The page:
It is also beneficial for the transitional times – before going into your home after a day of work, before entering a meeting that may be controversial, before heading out to the golf course or meeting friends for dinner.

Breathing deeply can require conscious attention since we tend to breathe shallowly most of the time. Here is a simple way to practice.

Pretend that your breath is a long ribbon. Give it a color. Imagine that you have a reel in your belly and with each inhale through your nose; you are winding your breath (ribbon) around the reel. Take in the breath slowly and consciously, as your belly expands. When you have inhaled as much breath as possible, let it sit for just a second (Eastern practitioners call this ‘packing chi” or energy). Slowly release the breath, concentrating on the slow rhythmic release of the ribbon. Practice this kind of breathing for about 5-7 minutes. Caution, you may find yourself slightly dizzy when you first try this exercise, especially if you have a tendency for shallow breathing or holding your breath during stress. This process helps the body relax, the buildup of stress-induced hormones to dissipate, and your energy to restore.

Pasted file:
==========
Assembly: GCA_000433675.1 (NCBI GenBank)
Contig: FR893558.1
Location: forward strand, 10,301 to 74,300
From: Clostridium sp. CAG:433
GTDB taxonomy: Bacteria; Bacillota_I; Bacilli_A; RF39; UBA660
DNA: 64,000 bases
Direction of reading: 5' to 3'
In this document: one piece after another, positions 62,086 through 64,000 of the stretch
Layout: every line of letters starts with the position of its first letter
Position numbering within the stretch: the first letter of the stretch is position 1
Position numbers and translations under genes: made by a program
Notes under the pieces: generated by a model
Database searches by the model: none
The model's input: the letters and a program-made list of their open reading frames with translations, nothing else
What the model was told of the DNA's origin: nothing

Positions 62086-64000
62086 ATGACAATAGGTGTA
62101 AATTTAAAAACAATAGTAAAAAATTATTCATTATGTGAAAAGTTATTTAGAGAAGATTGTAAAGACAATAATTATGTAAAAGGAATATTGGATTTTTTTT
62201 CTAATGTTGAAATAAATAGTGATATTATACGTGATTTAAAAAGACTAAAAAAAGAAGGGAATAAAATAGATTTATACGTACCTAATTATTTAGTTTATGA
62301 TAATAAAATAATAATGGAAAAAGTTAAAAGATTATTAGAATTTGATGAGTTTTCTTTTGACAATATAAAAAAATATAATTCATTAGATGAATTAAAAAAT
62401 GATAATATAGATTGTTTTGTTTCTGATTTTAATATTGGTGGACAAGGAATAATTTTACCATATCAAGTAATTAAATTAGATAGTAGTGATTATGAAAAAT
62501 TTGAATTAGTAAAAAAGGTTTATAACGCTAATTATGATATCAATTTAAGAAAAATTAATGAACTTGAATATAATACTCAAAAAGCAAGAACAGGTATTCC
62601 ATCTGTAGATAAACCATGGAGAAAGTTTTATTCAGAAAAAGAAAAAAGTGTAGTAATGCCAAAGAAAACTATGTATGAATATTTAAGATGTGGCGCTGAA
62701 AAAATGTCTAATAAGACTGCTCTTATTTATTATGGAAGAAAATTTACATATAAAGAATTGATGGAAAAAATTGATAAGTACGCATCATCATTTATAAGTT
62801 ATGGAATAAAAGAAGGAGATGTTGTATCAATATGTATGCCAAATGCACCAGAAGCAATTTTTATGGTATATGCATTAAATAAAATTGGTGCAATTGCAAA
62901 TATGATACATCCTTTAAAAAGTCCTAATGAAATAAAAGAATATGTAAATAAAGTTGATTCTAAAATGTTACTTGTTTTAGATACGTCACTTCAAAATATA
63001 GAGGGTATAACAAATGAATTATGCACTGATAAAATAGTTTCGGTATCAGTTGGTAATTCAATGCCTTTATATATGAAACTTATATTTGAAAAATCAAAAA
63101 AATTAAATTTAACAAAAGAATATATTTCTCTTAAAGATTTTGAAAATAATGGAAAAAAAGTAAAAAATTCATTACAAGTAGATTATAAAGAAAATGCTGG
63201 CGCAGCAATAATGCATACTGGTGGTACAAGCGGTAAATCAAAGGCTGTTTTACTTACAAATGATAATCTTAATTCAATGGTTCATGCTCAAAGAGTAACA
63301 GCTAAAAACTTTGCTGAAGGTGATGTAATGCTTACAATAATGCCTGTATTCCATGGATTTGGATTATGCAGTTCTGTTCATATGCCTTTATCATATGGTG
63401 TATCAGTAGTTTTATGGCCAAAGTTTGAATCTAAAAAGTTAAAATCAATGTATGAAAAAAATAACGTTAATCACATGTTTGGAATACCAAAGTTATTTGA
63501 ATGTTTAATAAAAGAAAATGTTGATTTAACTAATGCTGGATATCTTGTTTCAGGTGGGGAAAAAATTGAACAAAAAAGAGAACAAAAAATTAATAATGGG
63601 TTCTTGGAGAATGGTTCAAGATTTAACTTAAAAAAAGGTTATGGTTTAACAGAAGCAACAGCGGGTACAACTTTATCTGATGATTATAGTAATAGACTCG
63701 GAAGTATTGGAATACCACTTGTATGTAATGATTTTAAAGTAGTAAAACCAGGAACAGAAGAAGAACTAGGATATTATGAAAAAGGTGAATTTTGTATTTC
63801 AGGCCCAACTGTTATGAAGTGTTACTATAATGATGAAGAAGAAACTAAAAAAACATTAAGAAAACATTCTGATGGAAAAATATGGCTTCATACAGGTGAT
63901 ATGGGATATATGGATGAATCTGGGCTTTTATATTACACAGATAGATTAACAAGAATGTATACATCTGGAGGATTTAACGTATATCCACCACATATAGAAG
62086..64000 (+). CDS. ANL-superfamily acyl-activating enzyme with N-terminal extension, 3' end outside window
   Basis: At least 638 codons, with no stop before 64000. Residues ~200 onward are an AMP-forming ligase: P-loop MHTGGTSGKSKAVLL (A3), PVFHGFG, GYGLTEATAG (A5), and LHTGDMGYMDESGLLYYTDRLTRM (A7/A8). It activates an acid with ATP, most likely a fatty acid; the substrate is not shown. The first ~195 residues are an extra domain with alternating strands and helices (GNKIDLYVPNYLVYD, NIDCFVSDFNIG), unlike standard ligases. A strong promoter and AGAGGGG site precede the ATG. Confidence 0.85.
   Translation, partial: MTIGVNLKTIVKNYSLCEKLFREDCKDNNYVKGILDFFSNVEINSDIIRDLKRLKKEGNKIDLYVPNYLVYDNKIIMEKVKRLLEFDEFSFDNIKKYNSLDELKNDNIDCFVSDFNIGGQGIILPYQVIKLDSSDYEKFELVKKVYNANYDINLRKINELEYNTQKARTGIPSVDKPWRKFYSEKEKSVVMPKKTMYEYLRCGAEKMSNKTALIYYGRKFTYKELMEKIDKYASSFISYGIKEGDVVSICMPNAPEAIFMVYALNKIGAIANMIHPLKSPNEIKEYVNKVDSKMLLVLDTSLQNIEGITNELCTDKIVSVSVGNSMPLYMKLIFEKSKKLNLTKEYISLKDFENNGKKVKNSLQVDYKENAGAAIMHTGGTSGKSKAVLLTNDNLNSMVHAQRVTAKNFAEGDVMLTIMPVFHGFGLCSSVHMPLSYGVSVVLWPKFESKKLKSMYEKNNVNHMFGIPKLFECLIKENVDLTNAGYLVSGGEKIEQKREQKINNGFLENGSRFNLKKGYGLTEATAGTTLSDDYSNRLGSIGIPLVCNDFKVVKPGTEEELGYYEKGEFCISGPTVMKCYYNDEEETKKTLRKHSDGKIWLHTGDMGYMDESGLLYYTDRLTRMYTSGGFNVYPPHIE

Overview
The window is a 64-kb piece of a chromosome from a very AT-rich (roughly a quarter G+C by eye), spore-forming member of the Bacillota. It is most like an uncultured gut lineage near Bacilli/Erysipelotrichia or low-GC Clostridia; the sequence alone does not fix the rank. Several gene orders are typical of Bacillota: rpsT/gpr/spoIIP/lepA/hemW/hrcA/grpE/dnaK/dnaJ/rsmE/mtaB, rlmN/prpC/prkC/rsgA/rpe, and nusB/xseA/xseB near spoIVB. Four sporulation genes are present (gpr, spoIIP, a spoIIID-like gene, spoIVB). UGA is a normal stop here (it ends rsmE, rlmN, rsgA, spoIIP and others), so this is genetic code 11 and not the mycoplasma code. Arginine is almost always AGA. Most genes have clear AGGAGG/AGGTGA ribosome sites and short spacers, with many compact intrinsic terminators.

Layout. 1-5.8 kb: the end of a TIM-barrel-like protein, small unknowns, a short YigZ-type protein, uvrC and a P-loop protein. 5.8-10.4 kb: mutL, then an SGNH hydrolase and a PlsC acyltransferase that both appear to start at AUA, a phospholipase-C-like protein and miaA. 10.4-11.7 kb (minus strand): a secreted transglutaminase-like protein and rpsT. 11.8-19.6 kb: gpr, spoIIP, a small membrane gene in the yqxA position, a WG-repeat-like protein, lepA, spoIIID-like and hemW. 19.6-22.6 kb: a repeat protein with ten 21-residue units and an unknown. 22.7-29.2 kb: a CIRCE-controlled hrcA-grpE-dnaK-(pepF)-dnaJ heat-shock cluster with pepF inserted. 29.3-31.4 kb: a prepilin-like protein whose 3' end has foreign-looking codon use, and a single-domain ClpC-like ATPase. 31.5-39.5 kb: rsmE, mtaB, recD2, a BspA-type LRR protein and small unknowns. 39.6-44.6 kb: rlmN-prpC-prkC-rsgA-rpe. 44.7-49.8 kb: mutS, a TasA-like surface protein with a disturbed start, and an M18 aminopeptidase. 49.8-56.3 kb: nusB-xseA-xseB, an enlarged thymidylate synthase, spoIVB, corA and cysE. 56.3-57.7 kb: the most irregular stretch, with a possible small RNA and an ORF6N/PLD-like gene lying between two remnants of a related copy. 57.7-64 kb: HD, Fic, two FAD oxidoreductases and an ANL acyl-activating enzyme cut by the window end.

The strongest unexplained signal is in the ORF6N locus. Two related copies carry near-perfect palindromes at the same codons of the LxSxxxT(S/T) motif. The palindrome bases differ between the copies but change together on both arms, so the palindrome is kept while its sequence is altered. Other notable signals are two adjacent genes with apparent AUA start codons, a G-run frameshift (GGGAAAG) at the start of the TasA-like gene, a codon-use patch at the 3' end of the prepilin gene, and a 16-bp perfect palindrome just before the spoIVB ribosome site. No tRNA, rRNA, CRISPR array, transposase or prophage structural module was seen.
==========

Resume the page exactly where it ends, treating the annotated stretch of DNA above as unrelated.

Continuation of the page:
Mindfulness: If you have ever arrived somewhere and not remembered the trip or after an event, you can’t even remember who was there (or what they were wearing, or what they talked about), you will benefit from practicing mindfulness.

Mindfulness is a technique where give full attention to your feelings, thoughts, and sensations. You literally live in the moment and experience the sensations of the moment. This exercise takes very little time, but the benefits are tremendous.